Dark tourism: Inside a new, morbid kind of travel

If your dream vacation involves a luau, dark tourism probably isn't for you.

pile of skulls
(Paula Bronstein/ Getty Images)
  • A new form of tourism that focuses on visiting sites associated with death and tragedy is growing in popularity.
  • Some call it exploitative, and some call it respectful. Still others consider it to be far too dangerous for reasonable people.
  • In any case, dark tourism showcases humanity's irresistible fascination with death.

Maybe you've saved your vacation time up for a while and are looking forward to flying off to some idyllic Caribbean island. Maybe Barbados or the Virgin Islands. You'll get to put your feet up on the beach, suck down a Pina Colada or juice straight from a fresh coconut. You'll probably go to bars at night that have been heavily influenced by Jimmy Buffet.

There's certainly one viable option for a vacation destination. But instead, you could fly to Eastern Europe to tour Nazi and Soviet death camps, maybe see a human skull or several thousand, or fly to Afghanistan and carefully plan out exactly which provinces you can visit to minimize the likelihood of triggering a roadside IED.

If the latter put a morbid smile on your face, you might be into dark tourism.

Traveling for fun and terror

Dark tourism is the practice of traveling to places associated with death and tragedy. Of course, Caribbean islands certainly have had their fair share of death and tragedy, but their terrible history isn't generally the reason why tourists visit those kinds of places.

If you were to travel to Choeung Ek in Cambodia, one of the killing fields where the Khmer Rouge executed over one million Cambodians, that would be an example of dark tourism. At this site, you can walk above the more than 17,000 murdered men, women, and children who were dumped into mass graves. Finding loose human bones in the fields at Choeung Ek is a fairly commonplace phenomenon. They also have kindly displayed the skulls of 8,000 human beings in a glass stupa, a kind of Buddhist monument.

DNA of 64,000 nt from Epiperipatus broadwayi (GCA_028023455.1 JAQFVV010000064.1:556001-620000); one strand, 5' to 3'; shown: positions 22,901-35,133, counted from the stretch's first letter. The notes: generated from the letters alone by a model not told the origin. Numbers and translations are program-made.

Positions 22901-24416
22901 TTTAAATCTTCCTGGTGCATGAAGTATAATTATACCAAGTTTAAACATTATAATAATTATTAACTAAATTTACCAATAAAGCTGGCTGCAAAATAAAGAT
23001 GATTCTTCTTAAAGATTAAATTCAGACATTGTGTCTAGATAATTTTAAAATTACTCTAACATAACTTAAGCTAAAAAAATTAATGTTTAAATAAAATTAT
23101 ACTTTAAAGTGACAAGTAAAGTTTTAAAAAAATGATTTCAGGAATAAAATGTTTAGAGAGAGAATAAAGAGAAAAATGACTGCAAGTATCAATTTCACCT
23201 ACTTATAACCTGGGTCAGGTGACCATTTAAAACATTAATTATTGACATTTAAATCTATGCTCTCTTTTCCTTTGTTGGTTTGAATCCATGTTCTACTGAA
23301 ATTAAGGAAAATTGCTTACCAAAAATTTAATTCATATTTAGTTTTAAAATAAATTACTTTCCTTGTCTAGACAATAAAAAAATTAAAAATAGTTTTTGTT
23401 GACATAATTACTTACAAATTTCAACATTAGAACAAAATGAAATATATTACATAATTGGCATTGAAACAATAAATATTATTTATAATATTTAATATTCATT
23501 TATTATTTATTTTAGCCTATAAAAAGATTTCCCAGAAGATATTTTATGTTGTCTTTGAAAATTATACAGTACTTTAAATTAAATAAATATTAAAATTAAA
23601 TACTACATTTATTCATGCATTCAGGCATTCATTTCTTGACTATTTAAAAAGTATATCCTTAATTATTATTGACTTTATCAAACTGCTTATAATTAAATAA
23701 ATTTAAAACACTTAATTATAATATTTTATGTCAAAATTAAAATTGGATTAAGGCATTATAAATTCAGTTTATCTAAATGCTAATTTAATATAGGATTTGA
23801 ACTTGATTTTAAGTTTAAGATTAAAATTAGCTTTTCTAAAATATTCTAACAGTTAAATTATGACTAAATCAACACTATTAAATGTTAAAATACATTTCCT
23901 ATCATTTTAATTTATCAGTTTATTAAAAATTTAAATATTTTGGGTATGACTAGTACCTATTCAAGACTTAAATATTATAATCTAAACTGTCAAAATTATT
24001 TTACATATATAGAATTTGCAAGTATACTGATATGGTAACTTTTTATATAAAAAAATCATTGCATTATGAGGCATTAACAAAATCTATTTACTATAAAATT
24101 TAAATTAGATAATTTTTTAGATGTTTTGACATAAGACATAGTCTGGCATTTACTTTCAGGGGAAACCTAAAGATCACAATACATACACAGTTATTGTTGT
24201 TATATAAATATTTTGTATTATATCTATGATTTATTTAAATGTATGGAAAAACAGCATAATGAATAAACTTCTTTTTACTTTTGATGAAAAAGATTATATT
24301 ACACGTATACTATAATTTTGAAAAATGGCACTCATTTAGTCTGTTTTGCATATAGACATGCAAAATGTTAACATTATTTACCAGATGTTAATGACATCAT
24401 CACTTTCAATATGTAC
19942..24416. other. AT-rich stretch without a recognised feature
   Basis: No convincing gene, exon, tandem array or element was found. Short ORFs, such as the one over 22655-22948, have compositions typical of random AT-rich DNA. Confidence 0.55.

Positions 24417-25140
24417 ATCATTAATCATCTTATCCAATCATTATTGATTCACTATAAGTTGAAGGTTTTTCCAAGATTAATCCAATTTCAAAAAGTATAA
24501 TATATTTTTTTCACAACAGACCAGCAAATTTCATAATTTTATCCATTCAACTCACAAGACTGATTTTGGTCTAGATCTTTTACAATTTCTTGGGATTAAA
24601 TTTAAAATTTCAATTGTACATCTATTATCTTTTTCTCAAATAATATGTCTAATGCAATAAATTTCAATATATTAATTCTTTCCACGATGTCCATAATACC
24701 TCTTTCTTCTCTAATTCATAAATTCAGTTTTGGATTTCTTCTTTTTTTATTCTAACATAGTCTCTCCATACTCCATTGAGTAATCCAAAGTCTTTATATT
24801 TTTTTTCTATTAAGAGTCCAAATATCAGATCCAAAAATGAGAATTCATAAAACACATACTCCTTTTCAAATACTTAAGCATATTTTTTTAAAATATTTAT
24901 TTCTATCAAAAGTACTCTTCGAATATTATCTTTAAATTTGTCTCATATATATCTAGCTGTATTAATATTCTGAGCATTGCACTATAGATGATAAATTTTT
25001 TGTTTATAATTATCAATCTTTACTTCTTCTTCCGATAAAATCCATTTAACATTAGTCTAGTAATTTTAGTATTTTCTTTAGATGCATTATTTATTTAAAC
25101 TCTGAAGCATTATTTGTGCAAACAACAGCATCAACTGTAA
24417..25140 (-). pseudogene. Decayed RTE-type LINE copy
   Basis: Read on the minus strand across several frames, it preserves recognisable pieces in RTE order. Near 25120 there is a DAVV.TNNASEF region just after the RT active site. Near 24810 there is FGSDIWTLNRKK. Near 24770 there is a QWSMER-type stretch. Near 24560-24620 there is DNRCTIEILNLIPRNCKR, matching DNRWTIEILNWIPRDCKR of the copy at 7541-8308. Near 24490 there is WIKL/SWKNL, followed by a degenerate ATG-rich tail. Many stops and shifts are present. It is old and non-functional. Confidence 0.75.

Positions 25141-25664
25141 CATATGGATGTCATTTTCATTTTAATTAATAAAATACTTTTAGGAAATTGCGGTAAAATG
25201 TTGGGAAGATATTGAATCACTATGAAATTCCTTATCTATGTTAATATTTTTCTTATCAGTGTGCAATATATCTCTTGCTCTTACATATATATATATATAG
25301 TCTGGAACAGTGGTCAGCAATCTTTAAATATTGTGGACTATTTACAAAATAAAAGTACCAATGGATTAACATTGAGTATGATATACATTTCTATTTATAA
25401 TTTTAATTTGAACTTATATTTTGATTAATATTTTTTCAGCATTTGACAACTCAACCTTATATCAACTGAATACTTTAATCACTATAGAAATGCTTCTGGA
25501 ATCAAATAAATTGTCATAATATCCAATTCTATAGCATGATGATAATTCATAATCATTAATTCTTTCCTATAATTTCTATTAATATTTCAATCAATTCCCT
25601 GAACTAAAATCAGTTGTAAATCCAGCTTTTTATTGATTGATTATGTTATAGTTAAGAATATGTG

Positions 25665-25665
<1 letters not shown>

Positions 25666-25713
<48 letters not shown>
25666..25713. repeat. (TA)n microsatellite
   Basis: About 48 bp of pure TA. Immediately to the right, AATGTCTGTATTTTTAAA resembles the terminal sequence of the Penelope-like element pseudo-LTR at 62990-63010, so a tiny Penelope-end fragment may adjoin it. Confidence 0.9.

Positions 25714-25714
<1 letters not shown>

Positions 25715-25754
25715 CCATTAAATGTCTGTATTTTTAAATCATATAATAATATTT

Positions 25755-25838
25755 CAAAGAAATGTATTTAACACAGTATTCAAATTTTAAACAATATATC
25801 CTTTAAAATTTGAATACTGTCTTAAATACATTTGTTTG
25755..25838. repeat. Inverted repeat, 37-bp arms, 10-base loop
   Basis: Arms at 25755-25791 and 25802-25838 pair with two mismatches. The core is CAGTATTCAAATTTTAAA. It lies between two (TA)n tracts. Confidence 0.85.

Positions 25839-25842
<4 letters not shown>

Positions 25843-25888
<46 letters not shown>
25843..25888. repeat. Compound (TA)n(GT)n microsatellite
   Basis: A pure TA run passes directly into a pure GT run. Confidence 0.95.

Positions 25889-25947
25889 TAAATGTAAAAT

Another dark tourism destination would be the Karosta prison in Latvia, a military prison where the Nazis and Soviets housed, tortured, and shot Latvian deserters. Now (after signing a form indicating your consent), you can spend a night inside the prison and receive insults and physical punishment for disobeying the prison guards.

Why dark tourism?

Writing for The Guardian, Professor John Lennon explains that "Our motivations are murky and difficult to unravel: a mix of reverence, voyeurism and maybe even the thrill of coming into close proximity with death." Professor Lennon wrote the aptly named book Dark Tourism in an effort to explain what it is about death and tragedy that so many of us find compelling.

"'Dark tourism' sites," he says, "are important testaments to the consistent failure of humanity to temper our worst excesses and, managed well, they can help us to learn from the darkest elements of our past." But he cautions that "we have to guard against the voyeuristic and exploitative streak that is evident at so many of them."